The opportunity to meet and share this experience with everyone was genuinely delightful. I want to extend my heartfelt thanks to all who participated in the walk. Despite the weather being less than ideal, the turnout was impressive, and seeing many enthusiastic faces was heartwarming.

Dove Crag
The clouds begin to lift on the final stretch
Dove Crag
Glorious sunshine welcomes us in Ambleside
Dove Crag
Steve Wharton sniffs out the pub!
Dove Crag
Mike, Paul, Janet, Steve and Priscilla – Cheers!


One final celebration was held on the evening of Wednesday, 9 November 2022. This date marked exactly 70 years since Wainwright began his work on the Dove Crag chapter of his first guide. My wife Priscilla, Andrew Nichol and I met Susan and Colin at Kendal Green for this special anniversary. Andrew shared numerous insightful stories about Wainwright, enriching our understanding of his legacy. I contributed to the occasion by bringing several rare artefacts, including an original Wainwright manuscript, produced in our very room. Additionally, the photographs of Wainwright that I had previously given Susan were being framed, soon to be displayed in Wainwright’s former study, adding a personal touch to this memorable gathering.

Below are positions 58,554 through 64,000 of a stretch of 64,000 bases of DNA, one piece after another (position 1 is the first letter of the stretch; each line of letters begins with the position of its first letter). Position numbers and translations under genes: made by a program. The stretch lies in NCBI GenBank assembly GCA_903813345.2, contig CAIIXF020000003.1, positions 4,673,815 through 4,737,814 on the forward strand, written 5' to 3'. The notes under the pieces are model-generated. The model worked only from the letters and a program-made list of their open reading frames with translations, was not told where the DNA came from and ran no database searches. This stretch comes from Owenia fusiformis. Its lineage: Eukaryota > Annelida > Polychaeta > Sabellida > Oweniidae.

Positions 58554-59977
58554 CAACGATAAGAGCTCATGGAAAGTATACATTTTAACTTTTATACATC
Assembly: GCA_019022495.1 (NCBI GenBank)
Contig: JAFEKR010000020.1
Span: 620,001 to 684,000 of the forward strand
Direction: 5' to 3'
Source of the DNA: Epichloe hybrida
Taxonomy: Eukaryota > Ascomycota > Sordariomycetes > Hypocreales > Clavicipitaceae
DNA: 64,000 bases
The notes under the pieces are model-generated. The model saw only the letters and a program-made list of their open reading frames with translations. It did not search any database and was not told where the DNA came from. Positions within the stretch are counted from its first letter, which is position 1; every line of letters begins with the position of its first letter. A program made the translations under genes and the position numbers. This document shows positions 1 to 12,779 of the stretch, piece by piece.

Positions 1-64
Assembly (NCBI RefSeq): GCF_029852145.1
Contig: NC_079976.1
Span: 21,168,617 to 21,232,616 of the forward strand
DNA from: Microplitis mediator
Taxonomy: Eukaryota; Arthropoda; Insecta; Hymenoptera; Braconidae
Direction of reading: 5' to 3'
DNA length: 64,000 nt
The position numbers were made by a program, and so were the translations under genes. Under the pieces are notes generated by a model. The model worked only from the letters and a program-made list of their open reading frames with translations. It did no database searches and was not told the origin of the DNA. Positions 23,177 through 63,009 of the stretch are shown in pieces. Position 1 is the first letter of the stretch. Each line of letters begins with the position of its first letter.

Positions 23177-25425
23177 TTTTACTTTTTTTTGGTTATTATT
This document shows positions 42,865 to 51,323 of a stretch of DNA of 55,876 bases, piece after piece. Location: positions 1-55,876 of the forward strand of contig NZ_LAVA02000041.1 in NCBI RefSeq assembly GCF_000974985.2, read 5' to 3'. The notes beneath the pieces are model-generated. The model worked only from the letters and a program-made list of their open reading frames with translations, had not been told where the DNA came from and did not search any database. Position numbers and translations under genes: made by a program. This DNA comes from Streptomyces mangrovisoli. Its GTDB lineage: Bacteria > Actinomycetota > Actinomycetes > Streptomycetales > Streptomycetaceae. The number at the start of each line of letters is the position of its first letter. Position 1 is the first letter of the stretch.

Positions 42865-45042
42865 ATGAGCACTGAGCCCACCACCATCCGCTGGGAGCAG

Colin, Susan, Andrew and Priscilla in Wainwright’s former study on this special anniversary
The detailed history behind The Eastern Fells guidebook
Andrew shares many Wainwright stories
Dove Crag
It all began here precisely 70 years ago with Dove Crag
Dove Crag
One of Wainwright’s original manuscripts in the very room it was produced

To express our gratitude to Susan and Colin, we chose the Wild Boar Inn at Windermere as our dining venue, opting for the classic fish and chips. This choice was not just about the food; the Wild Boar Inn holds historical significance, having been the location for several notable events by the Westmorland Gazette. This included Harry Firth’s retirement party in 1982, which Wainwright attended.

Following the meal, one final task remained: for us all to raise a glass to Wainwright as thanks for the pleasure he has given to so many people. Cheers, Mr Wainwright… here’s to the next 70 years.

Raising a glass to Wainwright!


Photo acknowledgements, the Duff Family and Mike Barker.